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More on Technology and a Move to Opportunities

February 20, 2013

In last month’s article, we used a good deal of space talking about the expanding role of electronic data, particularly that of an Electronic Medical Record (EMR), in healthcare.  Two very valid comments we made by readers subsequent to the article.  First, it was pointed out that a practice can have the best EMR available but, if it cannot communicate with other providers, then there’s a problem.  Writing interfaces between systems, particularly competing systems or large to small systems can be costly and the practice often gets hit with it that cost.  While there are moves to have standard medical record formats, this interface issue will continue to hinder true electronic communications.  Without clear financial incentives to overcome this barrier, it will continue to hinder the move to a truly seamless and highly effective electronic medical record.

The second issue, highlighted by natural disasters both recently and in the past, deal with medical information security.  In this case the issue is not necessarily patient privacy.  Instead, it’s making sure a record survives a disaster.  Like insurance, a disaster recovery plan, can cost some money and may not ever be used.  However, the super storm Sandy issue in the northeast, Hurricane Katrina in New Orleans and localized storms and individual issues such as fires or floods, point out the need to have a good disaster recovery plan.  My years ago I had the experience of having a clinic destroyed by fire so I can attest firsthand the benefit of having an EMR. The use of and EMR is good, as long as there are regular backups that are tested on a regular basis and kept offsite (preferable not in a building close by).  Had this been the case when my clinic burned, we would not have had to rely on the side effect of records being stored so tightly on records shelving that we were able to painstakingly recover about 80% of the patient records.  Few things are worse than assuming you have a backup when the data really didn’t get backed up or a tornado that takes out an office and the facility across town where the backup is stored.

In other areas, The National Committee for Quality Assurance (NCQA) has announced a certification program for individuals or companies wishing to become certified in assisting providers interested in becoming a Patient Centered Medical Home (PCMH).  There are about 5,000 PCMH’s across the country and expectations are that this number will grow as more providers look to take advantage of opportunities in healthcare reform.  In addition, the NCQA recently announce plans to establish its Patient Centered Specialty Practice (PCSP) program.  The NCQA defines this program as focusing on specialists who strive to:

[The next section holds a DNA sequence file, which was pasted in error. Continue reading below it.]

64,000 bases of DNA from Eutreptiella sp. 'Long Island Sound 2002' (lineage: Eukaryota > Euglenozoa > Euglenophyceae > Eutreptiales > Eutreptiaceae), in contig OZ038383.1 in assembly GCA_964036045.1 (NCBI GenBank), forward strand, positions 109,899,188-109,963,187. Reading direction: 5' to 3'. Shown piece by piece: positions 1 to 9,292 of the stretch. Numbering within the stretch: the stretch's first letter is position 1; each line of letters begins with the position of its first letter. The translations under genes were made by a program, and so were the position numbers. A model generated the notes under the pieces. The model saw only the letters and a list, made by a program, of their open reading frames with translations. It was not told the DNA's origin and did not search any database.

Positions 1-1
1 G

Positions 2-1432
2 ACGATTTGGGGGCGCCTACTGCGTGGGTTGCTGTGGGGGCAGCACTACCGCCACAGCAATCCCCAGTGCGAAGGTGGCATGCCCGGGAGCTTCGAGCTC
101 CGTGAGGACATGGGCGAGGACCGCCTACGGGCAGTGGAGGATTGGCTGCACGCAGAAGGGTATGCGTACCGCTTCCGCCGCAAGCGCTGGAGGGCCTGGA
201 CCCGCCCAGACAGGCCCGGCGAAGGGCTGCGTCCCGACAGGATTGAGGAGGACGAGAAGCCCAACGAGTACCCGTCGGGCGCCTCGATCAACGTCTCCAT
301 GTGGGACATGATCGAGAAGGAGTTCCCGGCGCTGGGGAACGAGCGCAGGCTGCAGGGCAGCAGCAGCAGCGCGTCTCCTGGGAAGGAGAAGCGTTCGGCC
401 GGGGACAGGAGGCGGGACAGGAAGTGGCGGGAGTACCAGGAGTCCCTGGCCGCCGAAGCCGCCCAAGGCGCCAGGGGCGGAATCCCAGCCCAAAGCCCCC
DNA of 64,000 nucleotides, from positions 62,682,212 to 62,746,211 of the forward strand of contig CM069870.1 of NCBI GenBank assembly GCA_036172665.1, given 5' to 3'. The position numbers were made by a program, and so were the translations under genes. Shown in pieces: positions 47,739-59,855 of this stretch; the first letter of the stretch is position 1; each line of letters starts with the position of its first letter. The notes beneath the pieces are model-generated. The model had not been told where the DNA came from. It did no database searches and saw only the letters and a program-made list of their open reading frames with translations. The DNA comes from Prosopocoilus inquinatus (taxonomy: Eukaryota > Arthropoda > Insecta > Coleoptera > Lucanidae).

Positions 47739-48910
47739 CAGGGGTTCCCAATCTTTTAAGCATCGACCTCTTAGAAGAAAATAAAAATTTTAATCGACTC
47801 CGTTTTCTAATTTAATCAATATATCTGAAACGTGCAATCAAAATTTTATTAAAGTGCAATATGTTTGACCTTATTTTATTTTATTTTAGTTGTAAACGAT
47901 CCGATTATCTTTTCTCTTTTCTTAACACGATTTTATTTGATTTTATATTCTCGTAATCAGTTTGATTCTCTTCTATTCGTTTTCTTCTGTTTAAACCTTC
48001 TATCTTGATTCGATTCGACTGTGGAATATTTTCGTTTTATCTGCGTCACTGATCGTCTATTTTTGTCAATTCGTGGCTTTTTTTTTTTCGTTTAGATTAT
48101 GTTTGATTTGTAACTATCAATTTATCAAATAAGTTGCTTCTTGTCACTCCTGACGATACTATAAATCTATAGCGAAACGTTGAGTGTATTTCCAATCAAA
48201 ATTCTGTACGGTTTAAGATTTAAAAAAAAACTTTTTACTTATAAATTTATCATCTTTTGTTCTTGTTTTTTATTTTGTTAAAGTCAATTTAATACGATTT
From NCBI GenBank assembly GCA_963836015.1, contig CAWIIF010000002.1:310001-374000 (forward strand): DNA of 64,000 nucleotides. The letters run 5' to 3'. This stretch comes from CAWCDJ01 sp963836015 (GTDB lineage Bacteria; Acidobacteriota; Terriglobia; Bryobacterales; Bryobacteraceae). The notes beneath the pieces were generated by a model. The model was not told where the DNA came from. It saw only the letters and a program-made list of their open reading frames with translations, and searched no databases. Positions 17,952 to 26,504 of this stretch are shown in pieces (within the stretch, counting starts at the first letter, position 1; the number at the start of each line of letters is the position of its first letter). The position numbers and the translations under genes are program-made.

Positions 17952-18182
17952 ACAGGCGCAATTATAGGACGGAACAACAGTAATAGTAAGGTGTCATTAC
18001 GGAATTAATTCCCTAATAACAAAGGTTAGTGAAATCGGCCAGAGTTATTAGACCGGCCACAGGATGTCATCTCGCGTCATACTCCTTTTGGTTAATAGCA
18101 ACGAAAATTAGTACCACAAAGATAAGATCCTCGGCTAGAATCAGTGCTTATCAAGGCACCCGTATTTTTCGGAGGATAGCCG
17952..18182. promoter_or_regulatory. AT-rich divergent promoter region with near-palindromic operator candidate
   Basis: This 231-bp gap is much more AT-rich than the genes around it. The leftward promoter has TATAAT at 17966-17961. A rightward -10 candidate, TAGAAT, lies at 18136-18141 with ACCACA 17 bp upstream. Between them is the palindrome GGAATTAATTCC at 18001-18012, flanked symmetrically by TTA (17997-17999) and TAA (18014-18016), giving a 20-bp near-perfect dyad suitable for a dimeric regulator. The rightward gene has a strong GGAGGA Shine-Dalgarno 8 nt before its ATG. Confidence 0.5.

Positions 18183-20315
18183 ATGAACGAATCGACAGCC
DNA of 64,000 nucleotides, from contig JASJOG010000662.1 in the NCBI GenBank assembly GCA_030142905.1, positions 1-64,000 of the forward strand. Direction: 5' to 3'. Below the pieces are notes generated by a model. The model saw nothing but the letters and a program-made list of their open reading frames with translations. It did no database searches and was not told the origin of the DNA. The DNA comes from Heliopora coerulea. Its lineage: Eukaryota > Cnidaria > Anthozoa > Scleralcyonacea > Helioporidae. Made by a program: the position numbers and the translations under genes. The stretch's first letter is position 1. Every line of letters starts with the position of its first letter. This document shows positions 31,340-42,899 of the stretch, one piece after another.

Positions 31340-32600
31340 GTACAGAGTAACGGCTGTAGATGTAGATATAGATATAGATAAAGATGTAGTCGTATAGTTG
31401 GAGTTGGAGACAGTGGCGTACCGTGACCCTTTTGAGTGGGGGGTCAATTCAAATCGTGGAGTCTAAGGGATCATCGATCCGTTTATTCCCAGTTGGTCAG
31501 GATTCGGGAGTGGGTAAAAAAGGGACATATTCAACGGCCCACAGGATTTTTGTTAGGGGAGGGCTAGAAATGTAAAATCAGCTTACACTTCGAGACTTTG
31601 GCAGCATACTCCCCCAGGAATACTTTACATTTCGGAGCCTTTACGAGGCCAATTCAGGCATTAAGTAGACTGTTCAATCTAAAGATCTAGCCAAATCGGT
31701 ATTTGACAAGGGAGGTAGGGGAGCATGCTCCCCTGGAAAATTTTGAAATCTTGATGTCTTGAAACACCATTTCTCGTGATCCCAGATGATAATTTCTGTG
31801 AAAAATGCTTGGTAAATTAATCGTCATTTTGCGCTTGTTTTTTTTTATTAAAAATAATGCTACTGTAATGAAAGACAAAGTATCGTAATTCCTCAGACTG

• Successfully coordinate care with their primary care colleagues and each other.
  • Provide timely access to care.
  • Improve communication with patients.
  • Measure performance and improve quality through continuous activities tailored to their practice’s specific needs.

It’s clear that significant focus continues to be placed on alternative delivery models like PCMH’s, PCSP’s, ACO’s and other shared savings, efficiency based delivery models.  These are in big contrast to the current Fee For Service (FFS) model which is transaction / volume based.  Making the change from FFS to these new models means, if shared saving are going to be attained, that someone is going to see their revenue go down.  That’s a tough pill to swallow but it’s an inevitable outcome as the battle to reduce healthcare costs continue.

Finally, the is significant increased focus on doing away with the Sustainable Growth Rate (SGR) factor used to establish the Medicare fee schedule.  Those reduction in costs we are starting to see have significantly reduced the cost of an SGR fix meaning it is likely some permanent fix can be achieved.  There are at least two proposals in currently in Congress to address this issue so providers may not have to deal with the annual guessing game related to the SGR and expectations are that we will finally see a real fix.

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